With so many uncontrollables it is hard to have a great shoot every single time. Practice and a big bag of tricks will help out tremendously. You'll know how to deal with bad situations that arise, how to get the "look" you want, and to get a safe shot before trying something a little more risky. The great thing about a bag of tricks is that it's never complete. There is always something more to learn. I'm still trying to be completely comfortable with many different aspects of light painting and need to explore different techniques that help get my desired effect. Get out there and shoot some more!
I love capturing the details. Things often overlooked or forgotten. It's fun capturing shots no one pays attention too and even more fun to put yourself in the mindset to look for them. It takes a conscious effort to get our minds in the right state to look for shots that are out of the ordinary. I try to practice getting into this mindset even when I don't have a camera; looking for interesting backgrounds, light, shadows, compositions and subjects.
Sometimes this gets me in trouble with the girlfriend as I'll interrupt a conversation with, "That would make a great photo!", hopefully she'll get used to it... As with anything it takes practice to get better, which is why I look for the details everyday.
How many photos do you need from a game or event depends on what they will be used for. I deliver anywhere from 3-100 photos depending on the event. When you are trying to get a large quantity its harder to be riskier with your photos. One reason I like news assignments is that it allows me to be risky and wait for a moment to happen.
The best time to be risky is when you already have the safe shots. Starting out get the safe shots you need and then look for different ways to be creative. You should also make sure you won't miss a game winning basket or something else as significant. I like to use the third quarter/right after halftime as a time to experiment. There aren't late game heroics going on and you tend to have plenty of safe shots.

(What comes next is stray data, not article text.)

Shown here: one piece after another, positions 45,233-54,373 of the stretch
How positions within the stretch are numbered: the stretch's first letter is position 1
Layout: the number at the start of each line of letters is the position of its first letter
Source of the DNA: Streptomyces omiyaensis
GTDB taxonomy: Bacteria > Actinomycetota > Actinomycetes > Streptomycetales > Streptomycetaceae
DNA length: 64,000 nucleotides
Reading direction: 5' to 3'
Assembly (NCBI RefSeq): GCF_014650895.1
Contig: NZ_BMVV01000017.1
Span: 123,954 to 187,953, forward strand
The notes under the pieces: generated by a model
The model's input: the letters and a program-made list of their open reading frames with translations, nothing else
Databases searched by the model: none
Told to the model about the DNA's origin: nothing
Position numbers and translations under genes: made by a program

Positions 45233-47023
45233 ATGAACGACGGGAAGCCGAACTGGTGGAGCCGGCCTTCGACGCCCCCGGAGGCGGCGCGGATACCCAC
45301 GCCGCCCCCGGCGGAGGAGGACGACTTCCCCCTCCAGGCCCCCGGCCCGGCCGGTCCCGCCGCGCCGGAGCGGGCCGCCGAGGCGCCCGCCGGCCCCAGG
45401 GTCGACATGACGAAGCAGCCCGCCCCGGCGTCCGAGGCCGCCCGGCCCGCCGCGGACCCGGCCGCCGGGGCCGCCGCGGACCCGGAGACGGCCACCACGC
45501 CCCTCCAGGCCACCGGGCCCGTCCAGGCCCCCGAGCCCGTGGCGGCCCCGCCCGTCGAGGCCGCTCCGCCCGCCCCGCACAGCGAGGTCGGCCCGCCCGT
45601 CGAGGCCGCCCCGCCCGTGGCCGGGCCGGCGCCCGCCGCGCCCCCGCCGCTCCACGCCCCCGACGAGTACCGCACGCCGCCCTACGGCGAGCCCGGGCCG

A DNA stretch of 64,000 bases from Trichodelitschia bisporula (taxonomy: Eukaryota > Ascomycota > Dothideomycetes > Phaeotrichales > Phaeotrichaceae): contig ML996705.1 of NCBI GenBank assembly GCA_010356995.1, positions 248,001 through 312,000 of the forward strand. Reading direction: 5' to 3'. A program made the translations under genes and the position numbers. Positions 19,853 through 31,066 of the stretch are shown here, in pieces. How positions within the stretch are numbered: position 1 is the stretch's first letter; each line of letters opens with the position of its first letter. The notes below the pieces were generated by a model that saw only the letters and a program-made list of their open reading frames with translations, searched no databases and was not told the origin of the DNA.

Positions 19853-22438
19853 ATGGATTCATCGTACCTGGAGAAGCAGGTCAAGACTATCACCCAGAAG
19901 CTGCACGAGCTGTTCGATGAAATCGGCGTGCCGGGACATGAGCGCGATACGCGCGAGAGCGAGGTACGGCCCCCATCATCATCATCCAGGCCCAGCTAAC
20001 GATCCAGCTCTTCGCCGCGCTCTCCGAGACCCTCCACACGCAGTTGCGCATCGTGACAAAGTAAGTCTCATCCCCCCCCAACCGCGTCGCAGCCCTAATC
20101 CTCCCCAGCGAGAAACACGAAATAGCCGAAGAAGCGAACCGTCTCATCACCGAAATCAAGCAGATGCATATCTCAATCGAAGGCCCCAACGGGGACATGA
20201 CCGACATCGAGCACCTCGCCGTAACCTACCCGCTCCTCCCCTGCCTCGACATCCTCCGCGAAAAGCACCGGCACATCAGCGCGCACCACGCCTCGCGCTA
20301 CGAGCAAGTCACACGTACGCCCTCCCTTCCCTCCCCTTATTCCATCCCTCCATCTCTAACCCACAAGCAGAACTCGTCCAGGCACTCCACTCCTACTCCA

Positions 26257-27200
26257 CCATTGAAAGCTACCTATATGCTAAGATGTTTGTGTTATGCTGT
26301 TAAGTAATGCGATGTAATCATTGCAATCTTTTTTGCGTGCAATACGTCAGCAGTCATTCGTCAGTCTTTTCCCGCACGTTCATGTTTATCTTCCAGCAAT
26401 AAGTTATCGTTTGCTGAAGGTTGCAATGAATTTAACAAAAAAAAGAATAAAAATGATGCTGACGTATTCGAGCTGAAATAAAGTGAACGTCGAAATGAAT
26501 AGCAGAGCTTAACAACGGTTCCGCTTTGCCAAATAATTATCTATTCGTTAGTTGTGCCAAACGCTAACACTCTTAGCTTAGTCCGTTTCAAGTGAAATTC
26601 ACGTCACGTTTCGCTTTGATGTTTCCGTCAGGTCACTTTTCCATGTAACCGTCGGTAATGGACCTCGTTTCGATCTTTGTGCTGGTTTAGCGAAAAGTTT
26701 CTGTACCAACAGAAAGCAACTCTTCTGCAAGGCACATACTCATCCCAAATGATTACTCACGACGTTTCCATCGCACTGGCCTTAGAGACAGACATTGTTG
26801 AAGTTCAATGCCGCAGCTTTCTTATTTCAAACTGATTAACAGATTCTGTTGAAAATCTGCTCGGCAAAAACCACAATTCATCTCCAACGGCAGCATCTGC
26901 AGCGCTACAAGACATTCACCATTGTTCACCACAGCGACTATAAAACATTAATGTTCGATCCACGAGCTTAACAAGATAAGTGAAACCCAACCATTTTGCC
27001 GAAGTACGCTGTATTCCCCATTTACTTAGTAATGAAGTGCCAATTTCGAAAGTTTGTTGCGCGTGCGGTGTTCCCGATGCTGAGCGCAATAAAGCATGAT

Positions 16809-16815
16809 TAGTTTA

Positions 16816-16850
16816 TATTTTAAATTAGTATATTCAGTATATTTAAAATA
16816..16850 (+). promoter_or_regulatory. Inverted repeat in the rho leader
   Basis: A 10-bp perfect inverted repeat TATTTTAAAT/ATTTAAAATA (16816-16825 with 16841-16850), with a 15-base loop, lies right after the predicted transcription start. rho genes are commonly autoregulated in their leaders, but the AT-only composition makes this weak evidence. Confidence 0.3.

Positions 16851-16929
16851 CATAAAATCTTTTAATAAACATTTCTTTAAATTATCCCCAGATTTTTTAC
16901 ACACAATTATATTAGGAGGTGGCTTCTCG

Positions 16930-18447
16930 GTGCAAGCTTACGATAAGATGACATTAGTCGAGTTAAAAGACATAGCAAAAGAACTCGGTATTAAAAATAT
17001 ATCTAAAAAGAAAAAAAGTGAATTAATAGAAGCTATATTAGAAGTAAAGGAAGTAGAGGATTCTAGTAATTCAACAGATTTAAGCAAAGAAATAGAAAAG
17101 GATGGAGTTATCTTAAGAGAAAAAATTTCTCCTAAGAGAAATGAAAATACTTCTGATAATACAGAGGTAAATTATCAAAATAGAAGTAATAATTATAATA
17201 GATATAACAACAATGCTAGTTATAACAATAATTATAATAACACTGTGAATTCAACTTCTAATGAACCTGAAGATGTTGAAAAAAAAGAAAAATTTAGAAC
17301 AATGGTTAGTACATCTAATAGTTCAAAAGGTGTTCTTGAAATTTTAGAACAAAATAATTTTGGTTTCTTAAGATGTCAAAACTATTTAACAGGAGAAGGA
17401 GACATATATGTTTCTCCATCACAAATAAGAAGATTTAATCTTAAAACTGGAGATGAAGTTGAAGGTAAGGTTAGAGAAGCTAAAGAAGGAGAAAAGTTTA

I often lay down on the ground or floor to take photos during a game. You definitely get a lower percentage of keepers, but a more impressive image overall. Try using slow shutter speeds, lay on the ground, hold the camera up above your head, focus on an individual and wait for the play to happen. When being risky don't follow the action, try to anticipate whats going to happen next and have you camera there. If a player is on first base then point the camera at second base waiting for the steal or double play ball. Find a great background or frame and wait for the action to come to you. Once you become ok with missing a few photos you can be liberated to try new things and improve your the shots you do get.